Thursday was our last day at the SEG Annual Meeting. Evan and I took in the Recent developments in time-frequency analysis workshop, organized by Mirko van der Baan, Sergey Fomel, and Jean-Baptiste Tary (Vienna). The workshop came out of an excellent paper I reviewed this summer, which was published online a couple of weeks ago:
Tary, JB, RH Herrera, J Han, and M van der Baan (2014), Spectral estimation—What is new? What is next?, Rev. Geophys. 52. doi:10.1002/2014RG000461.
The paper compares the results of several time–frequency transforms on a suite of 'benchmark' signals. The idea of the workshop was to invite further investigation or other transforms. The organizers did a nice job of inviting contributors with diverse interests and backgrounds. The following people gave talks, several of them sharing their code (*):
- John Castagna (Lumina) with a review of the applications of spectral decomposition for seismic analysis.
- Steven Lin (NCU, Taiwan) on empirical methods and the Hilbert–Huang transform.
- Hau-Tieng Wu (Toronto) on the application of transforms to monitoring respiratory patterns in animals.*
- Marcílio Matos (SISMO) gave an entertaining, talk about various aspects of the problem.
- Haizhou Yang (Standford) on synchrosqueezing transforms applied to problems in anatomy.*
- Sergey Fomel (UT Austin) on Prony's method... and how things don't always work out.*
- Me, talking about the fidelity of time–frequency transforms, and some 'unsolved problems' (for me).*
- Mirko van der Baan (Alberta) on the results from the Tary et al. paper.
Some interesting discussion came up in the two or three unstructured parts of the session, organized as mini-panel discussions with groups of authors. Indeed, it felt like the session could have lasted longer, because I don't think we got very close to resolving anything. Some of the points I took away from the discussion:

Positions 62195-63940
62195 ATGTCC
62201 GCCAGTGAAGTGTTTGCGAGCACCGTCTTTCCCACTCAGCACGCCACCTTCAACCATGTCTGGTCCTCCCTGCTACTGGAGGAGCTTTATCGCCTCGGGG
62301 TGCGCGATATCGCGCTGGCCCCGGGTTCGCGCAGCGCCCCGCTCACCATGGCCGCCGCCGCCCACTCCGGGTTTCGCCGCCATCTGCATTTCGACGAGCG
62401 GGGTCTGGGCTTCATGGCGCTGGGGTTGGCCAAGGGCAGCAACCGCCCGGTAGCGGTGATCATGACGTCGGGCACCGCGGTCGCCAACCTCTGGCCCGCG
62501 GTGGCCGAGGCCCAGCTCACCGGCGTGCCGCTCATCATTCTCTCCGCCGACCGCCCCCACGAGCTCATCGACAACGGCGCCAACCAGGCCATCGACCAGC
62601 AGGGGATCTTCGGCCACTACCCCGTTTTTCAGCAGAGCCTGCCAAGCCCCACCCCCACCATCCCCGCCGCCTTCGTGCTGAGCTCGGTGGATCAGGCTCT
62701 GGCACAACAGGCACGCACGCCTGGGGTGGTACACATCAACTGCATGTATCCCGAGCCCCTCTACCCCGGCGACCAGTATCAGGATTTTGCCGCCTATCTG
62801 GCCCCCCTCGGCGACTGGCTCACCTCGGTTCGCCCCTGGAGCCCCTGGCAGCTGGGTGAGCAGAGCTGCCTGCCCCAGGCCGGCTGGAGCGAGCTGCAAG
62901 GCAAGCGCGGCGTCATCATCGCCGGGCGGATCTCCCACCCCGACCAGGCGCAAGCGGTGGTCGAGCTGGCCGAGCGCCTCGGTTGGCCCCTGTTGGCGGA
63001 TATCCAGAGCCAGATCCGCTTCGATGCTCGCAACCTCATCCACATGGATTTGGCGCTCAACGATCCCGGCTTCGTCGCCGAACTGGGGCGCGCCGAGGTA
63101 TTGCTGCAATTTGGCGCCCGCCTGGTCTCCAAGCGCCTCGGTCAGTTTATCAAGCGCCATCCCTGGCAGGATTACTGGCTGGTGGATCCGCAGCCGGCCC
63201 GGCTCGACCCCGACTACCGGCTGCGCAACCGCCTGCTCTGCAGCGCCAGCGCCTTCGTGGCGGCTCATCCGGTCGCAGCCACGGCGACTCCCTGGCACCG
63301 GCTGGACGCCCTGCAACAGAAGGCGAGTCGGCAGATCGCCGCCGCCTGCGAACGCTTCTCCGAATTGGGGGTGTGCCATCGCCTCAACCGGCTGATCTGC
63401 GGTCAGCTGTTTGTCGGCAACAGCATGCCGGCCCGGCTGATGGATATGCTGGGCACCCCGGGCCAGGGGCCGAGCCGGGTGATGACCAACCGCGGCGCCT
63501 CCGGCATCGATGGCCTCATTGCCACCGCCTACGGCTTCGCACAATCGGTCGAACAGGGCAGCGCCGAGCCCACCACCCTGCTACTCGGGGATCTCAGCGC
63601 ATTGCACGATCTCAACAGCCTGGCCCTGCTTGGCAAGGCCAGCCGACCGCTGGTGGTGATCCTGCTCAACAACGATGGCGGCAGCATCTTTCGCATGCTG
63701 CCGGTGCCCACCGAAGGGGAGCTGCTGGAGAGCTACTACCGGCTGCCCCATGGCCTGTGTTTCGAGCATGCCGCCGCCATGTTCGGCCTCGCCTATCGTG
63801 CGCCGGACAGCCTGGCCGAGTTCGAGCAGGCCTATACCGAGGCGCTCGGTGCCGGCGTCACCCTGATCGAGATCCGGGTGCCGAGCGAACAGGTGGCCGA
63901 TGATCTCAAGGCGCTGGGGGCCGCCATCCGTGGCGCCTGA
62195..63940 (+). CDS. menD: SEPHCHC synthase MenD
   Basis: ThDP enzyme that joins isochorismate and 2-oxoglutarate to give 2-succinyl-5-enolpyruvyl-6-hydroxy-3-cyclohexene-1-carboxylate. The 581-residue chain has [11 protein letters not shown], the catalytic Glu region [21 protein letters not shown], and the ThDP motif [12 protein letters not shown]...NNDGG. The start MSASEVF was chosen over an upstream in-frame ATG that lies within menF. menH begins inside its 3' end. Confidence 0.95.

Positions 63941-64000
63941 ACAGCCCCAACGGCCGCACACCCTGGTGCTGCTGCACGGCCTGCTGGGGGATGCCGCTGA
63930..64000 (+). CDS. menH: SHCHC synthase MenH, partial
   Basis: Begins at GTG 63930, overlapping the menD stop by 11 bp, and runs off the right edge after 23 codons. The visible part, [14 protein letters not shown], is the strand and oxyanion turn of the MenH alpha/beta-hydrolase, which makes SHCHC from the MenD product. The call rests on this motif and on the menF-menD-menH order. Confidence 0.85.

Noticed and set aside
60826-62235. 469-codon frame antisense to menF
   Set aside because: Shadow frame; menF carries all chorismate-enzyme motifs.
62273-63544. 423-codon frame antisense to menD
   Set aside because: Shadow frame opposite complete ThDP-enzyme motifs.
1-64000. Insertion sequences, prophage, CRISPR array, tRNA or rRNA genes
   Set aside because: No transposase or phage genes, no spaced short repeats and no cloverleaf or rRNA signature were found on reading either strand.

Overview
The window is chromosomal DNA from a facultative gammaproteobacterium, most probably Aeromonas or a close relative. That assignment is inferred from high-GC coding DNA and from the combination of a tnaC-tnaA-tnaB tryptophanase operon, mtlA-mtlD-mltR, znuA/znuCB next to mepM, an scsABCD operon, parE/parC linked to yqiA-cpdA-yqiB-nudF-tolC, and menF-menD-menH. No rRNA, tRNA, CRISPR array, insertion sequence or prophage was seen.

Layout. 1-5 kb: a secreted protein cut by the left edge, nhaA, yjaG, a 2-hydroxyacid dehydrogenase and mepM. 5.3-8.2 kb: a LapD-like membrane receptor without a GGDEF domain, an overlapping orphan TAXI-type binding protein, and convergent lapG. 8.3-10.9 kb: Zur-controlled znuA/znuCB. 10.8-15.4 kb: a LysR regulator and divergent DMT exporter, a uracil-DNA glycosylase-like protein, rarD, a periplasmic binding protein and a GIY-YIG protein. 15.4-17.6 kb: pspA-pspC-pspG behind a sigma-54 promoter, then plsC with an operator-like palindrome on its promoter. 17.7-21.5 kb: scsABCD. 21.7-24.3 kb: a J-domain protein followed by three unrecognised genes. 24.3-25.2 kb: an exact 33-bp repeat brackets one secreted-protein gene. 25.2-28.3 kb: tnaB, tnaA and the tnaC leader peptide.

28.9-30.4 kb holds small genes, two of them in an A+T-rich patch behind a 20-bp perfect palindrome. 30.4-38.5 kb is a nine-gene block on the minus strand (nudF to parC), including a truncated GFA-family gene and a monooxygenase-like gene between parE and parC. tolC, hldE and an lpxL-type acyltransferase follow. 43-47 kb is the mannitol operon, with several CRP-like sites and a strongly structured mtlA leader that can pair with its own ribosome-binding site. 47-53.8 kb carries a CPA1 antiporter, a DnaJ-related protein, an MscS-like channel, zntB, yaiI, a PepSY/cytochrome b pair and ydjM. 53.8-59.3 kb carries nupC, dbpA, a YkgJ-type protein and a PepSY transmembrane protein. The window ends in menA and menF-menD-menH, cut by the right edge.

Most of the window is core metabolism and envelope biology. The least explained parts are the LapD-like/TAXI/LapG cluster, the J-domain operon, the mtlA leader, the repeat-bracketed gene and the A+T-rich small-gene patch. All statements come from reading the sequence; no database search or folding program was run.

- My observation: there is no existing survey of the performance of spectral decomposition (or AVO) — these would be great risking tools.
- Castagna's assertion: there is no model that predicts the low-frequency 'shadow' effect (confusingly it's a bright thing, not a shadow).
- There is no agreement on whether the so-called 'Gabor limit' of time–frequency localization is a lower-bound on spectral decomposition. I will write more about this in the coming weeks.
- Should we even be attempting to use reassignment, or other 'sharpening' tools, on broadband signals? To put it another way: does instantaneous frequency mean anything in seismic signals?
- What statistical measures might help us understand the amount of reassignment, or the precision of time–frequency decompositions in general?
The fidelity of time–frequency transforms
My own talk was one of the hardest I've ever done, mainly because I don't think about these problems very often. I'm not much of a mathematician, so when I do think about them, I tend to have more questions than insights, so I made my talk into a series of questions for the audience. I'm not sure I got much closer to any answers, but I have a better idea of my questions now... which is a kind of progress I suppose.